On the other hand, Sherin is a professionally qualified and experienced doctor who is solely responsible for treating the sick and needy inhabitants of the island. Her independence and free-spirited nature are amply demonstrated in the film, while she sings and dances on the ship and also through her subtle references to drinking. She furiously revolts against the patriarchal attitudes amongst the islanders, and makes no bones about her own love tragedy.

It is interesting to see how director Sachy portrays these two opposing characters on a canvas that is so rich with the images of family values, ethnic culture and emotional turbulence. Like the legendary Anarkali who sacrificed her life for true love, here Nadira too sacrifices her youth and passion to reclaim Shantanu’s love and her father’s acceptance. The movie regressively proclaims that a woman’s only purpose in life is to seek “true love” and unswervingly wait for her soulmate. Sherin’s character who values economic autonomy and vocational excellence is used as a foil to Nadira’s in order to highlight the lead heroine’s life and conservative values.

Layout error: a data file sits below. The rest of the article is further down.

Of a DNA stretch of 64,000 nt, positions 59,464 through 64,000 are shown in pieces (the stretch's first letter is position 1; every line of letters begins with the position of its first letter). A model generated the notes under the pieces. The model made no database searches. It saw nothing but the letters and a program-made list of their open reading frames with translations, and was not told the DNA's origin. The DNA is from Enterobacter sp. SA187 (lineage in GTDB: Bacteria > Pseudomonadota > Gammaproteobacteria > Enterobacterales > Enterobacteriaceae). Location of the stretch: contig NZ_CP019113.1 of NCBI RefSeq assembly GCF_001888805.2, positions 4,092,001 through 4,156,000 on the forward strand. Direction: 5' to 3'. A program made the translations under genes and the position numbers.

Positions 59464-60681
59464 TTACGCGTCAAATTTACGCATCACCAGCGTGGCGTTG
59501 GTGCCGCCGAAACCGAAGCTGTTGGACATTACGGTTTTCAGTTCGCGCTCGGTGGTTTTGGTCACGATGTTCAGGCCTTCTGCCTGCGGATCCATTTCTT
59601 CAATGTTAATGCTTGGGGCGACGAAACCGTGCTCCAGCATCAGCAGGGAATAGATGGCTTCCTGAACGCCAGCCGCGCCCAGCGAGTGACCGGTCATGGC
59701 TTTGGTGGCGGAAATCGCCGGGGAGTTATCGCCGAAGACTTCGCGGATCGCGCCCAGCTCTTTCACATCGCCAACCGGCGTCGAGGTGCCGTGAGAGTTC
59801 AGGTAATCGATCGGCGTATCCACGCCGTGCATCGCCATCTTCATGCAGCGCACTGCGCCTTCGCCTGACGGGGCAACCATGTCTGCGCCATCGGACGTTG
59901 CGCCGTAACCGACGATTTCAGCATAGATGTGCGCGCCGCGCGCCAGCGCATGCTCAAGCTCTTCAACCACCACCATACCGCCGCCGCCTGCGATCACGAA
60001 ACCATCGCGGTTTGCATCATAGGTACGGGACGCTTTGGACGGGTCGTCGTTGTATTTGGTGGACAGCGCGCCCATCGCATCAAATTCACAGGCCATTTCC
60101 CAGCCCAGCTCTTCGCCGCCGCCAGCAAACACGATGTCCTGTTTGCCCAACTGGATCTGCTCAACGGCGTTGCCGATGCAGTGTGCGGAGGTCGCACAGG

While it distresses me to see that a woman who chooses to lead an independent, non-conformist life is still looked down upon by Indian society, as is evidenced by the islanders shunning Sherin when she vociferously argues for Duah’s return back to the mainland, it is equally pleasing to note that this bohemian doctor is responsible for uniting the lovers Shantanu and Nadira in the end. It is solely on the strength of Dr. Sherin’s judgement that Shantanu is flown to the mainland by the end of Jaffer Khan’s deadline. Godot finally arrives in the form of marriage to Shantanu and Nadira, and the end to their waiting is cinched by Dr.Sherin. The ‘Madwoman in the Attic‘ puts an end to the misery of ”The Angel in the House‘, and gifts her a life of hope, love and purpose.